PMEL: only the most precise will suffice

JOINT BASE CHARLESTON, S.C. -- In a building kept at 73 degrees Fahrenheit and 35 percent humidity where even the intensity of the lights is closely monitored, Airmen calibrate tools to restore readiness and ensure reliability.

The 437th Maintenance Squadron Precision Measurement Equipment Laboratory calibrates tools and equipment used throughout Joint Base Charleston. Technicians calibrate, align and troubleshoot equipment; this practice is known as metrology, which is the science of weights and measures.

“My favorite part of the job is working with the vast amount of equipment,” said Senior Airman William Matlock, 437th Maintenance Squadron Precision Measurement Laboratory calibration technician. “We may be a back-shop but we are definitely part of a much bigger picture.”

The lab calibrates everything from torque wrenches to aerial communication systems. They analyze and measure just about anything that can be quantified such as, sound, weight, and distance. Without these precise measurements, Airmen could not consistently do their jobs to the best of their abilities.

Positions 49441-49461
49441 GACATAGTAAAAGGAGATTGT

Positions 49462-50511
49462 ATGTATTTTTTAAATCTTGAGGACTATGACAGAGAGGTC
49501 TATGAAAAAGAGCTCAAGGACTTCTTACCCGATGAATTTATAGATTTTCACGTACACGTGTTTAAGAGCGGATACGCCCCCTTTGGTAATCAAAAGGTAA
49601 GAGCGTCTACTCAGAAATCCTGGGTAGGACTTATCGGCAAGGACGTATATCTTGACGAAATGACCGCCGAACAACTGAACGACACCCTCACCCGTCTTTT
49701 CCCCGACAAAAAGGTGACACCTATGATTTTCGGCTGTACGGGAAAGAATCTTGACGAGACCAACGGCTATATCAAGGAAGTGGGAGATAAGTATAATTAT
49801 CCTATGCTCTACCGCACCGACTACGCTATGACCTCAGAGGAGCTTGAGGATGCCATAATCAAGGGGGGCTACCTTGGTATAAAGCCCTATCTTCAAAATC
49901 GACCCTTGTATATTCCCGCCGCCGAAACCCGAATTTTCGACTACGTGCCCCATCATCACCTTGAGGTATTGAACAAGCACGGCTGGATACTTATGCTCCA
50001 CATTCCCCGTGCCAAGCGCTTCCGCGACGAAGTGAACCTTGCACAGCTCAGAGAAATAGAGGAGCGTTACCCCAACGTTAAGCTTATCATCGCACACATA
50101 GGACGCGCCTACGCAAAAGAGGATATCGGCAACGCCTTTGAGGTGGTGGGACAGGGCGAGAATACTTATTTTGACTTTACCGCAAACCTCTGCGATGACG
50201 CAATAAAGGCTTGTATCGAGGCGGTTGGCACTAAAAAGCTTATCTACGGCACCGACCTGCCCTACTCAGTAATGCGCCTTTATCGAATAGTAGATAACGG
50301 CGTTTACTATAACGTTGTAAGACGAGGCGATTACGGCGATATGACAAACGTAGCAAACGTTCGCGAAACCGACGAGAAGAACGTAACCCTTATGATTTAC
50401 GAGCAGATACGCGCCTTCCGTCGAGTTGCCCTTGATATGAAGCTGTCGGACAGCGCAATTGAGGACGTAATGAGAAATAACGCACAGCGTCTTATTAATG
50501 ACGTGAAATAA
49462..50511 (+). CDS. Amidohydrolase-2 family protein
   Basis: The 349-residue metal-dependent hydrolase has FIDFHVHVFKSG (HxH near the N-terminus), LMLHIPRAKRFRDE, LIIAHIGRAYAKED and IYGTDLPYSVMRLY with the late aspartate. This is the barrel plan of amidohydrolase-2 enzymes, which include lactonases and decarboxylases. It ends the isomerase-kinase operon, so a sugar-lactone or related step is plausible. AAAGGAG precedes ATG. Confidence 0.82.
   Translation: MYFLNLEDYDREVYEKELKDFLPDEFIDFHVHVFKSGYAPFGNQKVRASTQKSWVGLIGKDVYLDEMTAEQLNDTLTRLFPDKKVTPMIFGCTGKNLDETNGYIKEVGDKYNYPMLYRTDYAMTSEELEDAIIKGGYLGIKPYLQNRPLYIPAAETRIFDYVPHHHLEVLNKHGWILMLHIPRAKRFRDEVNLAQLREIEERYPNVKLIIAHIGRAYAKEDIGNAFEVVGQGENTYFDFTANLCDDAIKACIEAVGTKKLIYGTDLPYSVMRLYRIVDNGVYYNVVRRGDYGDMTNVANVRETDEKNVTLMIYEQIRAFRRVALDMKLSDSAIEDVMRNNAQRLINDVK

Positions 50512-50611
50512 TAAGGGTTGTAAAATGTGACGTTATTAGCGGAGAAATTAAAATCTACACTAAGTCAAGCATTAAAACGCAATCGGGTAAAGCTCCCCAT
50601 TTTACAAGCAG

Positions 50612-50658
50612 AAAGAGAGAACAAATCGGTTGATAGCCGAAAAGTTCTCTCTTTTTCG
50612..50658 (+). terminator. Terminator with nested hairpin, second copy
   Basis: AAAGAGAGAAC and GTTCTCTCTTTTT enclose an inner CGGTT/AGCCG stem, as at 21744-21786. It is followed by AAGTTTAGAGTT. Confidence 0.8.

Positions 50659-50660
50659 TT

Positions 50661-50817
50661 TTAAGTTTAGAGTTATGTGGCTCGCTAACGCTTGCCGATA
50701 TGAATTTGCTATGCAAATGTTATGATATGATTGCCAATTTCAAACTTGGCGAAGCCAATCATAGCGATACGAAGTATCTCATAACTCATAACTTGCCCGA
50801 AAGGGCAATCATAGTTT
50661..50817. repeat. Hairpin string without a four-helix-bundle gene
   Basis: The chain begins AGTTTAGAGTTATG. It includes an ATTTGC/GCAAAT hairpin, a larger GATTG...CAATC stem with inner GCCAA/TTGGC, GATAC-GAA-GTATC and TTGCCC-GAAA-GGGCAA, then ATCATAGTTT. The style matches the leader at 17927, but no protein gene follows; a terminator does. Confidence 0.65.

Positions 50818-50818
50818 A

“Without PMEL people all over the world would be using unreliable equipment and aircraft,” said Tech. Sgt. Christian Hubbard, 437th Maintenance Squadron NCO in charge of PMEL. “This would have a drastically negative affect on the mission locally and internationally.”

Charleston PMEL supports over 90 work centers across 11 Department of Defense installations. There are 11 technicians assigned to Charleston who support and certify more than 4,000 items annually. 

“The equipment we calibrate here supports Air Force, Navy and Coast Guard units around the globe,” said Hubbard.

With PMEL being scientifically demanding, the equipment, process and atmosphere are constantly changing. The career field has around 800 Airmen.

“Our labs are always changing with upgrades to our equipment," said Hubbard. "This allows us to better support our customers, weapon systems and the mission.  Our inventories continue to increase, so training becomes even more important. PMEL is a relatively small career field so we are like one big family. Plus, it is hard to complain when you work in an environmentally-controlled laboratory that is 73 degrees.”